"I’m too sacred for the sinners/And the saints wish I would leave." - Mark Heard
Thursday, January 17, 2013
Review - Phil Keaggy - Majesty & Wonder
I had meant to post these before Christmas and plumb forgot. Sugarplumb, that is. I listen to this Christmas album every other year or so. It still doesn't grab me but it's nice wallpaper.
Though best known in the Christian music industry, veteran guitarist Phil Keaggy is revered among guitarists of many faiths for his amazing mastery of the instrument, despite only having nine fingers. Because it appears to be almost mandatory in the Christian music industry to release Christmas albums, Keaggy has finally bowed to the idol with Majesty and Wonder, a Christmas album full of his wonderful playing. In this instrumental collection, Phil displays his wide stylistic range on seven holiday classics plus four original compositions that incredibly hold their own against such well-known Christmas fare. While most of these tracks are accompanied by the London Festival Orchestra or a small ensemble of instruments the focus is almost always on the guitar.
True to the multiple facets of Phil's past music, there are many styles to enjoy on this disc. "Jesu, Joy of Man's Desiring" is a pretty straightforward rendition in classical guitar but the next track, "Good Christian Men Rejoice" switches to a jaunty Celtic dance with penny whistles, violins, and Celtic percussion. "Silent Night" changes the tone yet again with a laid back, almost jazzy feel. A long-time favorite of mine, "Do You Hear What I Hear?" finds the melody traded between acoustic and electric guitars while the orchestra layers each verse with added tension. Other classics that Keaggy includes are "The First Noel", "O Come O Come Emmanual", "What Child is This?" and "O Holy Night". But for me, the highlights are the Keaggy originals. Comprising a three-piece set is the "Nativity Suite" where the interplay between the electric guitar and orchestra is quite dramatic, especially in the finale, "Flight Into Egypt" that incorporates the melody of "Carol of the Bells" into its tapestry.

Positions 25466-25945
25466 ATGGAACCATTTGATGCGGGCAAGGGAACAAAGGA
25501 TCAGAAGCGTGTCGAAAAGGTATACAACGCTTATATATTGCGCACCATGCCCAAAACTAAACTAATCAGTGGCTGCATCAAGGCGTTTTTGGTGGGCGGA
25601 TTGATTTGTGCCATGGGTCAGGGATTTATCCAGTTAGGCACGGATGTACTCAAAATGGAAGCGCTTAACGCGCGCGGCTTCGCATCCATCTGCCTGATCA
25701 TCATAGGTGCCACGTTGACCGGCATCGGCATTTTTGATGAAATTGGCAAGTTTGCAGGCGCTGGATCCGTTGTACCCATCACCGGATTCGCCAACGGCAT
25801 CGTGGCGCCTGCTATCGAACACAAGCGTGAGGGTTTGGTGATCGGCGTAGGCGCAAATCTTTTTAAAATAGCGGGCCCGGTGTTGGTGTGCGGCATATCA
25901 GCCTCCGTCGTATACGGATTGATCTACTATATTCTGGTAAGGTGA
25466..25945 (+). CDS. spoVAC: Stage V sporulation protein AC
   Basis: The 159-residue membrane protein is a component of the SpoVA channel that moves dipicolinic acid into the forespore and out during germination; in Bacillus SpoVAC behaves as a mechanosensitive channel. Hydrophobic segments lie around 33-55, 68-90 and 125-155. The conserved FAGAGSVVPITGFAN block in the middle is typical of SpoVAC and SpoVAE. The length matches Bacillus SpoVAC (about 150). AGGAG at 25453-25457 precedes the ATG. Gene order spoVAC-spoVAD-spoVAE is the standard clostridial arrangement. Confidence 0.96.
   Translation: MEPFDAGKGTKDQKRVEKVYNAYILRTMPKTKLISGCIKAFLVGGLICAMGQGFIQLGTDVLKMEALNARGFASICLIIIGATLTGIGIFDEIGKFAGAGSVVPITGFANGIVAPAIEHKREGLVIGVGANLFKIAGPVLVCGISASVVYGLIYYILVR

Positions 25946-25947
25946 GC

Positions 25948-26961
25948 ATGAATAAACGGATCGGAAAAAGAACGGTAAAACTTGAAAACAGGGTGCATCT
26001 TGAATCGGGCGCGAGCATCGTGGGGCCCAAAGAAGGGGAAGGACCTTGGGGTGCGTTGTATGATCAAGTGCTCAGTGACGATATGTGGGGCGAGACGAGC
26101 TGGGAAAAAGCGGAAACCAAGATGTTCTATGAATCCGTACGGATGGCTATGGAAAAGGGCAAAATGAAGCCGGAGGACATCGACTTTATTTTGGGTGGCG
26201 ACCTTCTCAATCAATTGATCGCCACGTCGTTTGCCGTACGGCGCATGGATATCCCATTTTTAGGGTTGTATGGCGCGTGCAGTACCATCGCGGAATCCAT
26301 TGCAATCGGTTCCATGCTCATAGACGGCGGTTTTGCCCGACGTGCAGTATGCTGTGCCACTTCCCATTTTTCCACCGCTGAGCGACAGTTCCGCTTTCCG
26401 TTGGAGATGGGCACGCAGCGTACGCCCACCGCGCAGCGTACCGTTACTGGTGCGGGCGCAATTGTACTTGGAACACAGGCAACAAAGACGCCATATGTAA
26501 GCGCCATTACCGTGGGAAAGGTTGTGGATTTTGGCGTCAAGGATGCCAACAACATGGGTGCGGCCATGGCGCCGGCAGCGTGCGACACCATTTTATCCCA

Overall, the music on this album is quite laid back. If you are expecting the constant roar of electric guitar found on his Crimson and Blue album, you'll be sorely disappointed. But there is quite a bit of technical prowess herein, yet it's not so in-your-face that it draws attention to itself. Rather, this album is great background music that also bears up under close listening. Mellow yet rich.
This review first appeared in WhatzUp, December 2000.